04/26/16 10:30am

Former Houston Chronicle Building, 801 Texas Ave., Downtown, Houston, 77002

The company developing the block across Prairie St. from the Houston Chronicle‘s downtown ex-headquarters filed a lawsuit last week over the impending demolition of the paper’s former haunt at 801 Texas Ave. Theater Square, an entity connected to Linbeck, claimed in a Wednesday night filing that the upcoming demo interferes with its plans to build a tunnel through the former newspaper building’s basement to connect its across-the-street property into the broader downtown tunnel network.

The ex-Chronicle building (actually a collection of buildings later wrapped together behind a single facade) currently sits above a tunnel segment connecting the 717 Texas Ave. building (the office building formerly known as Calpine Center) sharing a block with the Lancaster Hotel and its new parking lots) to the Chase tower (south across Texas Ave., between Milam and Travis). Theater Square’s filing alleges that news corporation Hearst agreed back in 2007 to give the company permanent access to some underground easements for the purpose of building a new tunnel segment leading to the property across Prairie (currently a surface parking lot previously slated for the International Tower project). Theater Square also claims that the easement access agreements transferred to the next owner when Hines bought up the property last year.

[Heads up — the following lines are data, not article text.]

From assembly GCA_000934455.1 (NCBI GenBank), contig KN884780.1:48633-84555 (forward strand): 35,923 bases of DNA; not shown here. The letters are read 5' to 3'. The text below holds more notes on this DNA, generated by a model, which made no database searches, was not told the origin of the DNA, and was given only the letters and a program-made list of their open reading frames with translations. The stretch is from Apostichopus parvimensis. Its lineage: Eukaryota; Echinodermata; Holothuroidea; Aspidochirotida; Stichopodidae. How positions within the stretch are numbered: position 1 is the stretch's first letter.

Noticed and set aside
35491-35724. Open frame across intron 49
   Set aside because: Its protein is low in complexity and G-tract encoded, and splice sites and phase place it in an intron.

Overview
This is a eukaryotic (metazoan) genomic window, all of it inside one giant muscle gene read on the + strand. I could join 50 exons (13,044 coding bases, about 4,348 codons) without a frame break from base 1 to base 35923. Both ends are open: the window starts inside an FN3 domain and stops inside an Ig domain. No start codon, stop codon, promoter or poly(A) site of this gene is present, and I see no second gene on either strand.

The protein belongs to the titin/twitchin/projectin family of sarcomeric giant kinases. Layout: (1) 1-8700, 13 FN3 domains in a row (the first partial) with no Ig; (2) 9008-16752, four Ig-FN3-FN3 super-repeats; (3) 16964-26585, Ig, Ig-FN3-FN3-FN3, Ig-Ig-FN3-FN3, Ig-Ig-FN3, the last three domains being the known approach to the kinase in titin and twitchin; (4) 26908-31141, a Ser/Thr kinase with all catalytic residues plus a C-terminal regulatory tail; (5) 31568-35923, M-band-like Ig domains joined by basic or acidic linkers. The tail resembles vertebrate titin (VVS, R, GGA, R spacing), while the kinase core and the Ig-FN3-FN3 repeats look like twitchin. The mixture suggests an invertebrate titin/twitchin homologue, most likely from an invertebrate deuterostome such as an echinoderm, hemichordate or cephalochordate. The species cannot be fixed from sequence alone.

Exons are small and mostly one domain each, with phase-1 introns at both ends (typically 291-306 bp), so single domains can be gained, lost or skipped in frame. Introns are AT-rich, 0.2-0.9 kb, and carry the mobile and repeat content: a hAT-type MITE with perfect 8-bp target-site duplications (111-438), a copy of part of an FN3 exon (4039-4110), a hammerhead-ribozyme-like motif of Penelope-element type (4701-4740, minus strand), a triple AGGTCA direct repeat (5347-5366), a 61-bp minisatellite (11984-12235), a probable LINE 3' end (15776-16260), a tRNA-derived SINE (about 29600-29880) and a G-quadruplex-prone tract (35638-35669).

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Downtown Tunnel Tussle
01/27/16 9:15am

TINY IPIC THEATER WINS INJUNCTION AGAINST GIANT RIVAL OVER CLAIMS OF ANTICOMPETITIVE CONDUCT iPic Theater, 4444 Westheimer Rd., River Oaks District, Houston, 77027 Florida-based iPic Theaters, reports Olivia Pulsinelli, has won a temporary injunction against Knoxville-based Regal Entertainment in a Harris County court last week. The boutique theater chain, whose first Houston location opened at 4444 Westheimer Rd. in the River Oaks District shopping center last November, filed a suit late last year alleging that Regal and fellow competitor AMC were muscling the new theater out of the market through ‘anticompetitive and unlawful conduct’, including demanding exclusive rights to show certain films or refusing to screen films also offered to iPic; Regal opted not to screen several major releases (including the latest Hunger Games installation and December’s Star Wars episode) at many of its Houston locations.  iPic’s 12 theaters nationwide generally screen fewer films than its larger competitors while offering pricier amenities, such as dine-in service,  pillows, and semipartitioned 2-recliner “pods”. A trial date for the lawsuit is set for October 3rd. [HBJ, Houston Press] Photo: Liz J. via Yelp

05/05/15 4:45pm

Woodridge Plaza Shopping Center, 6969 Gulf Fwy., Houston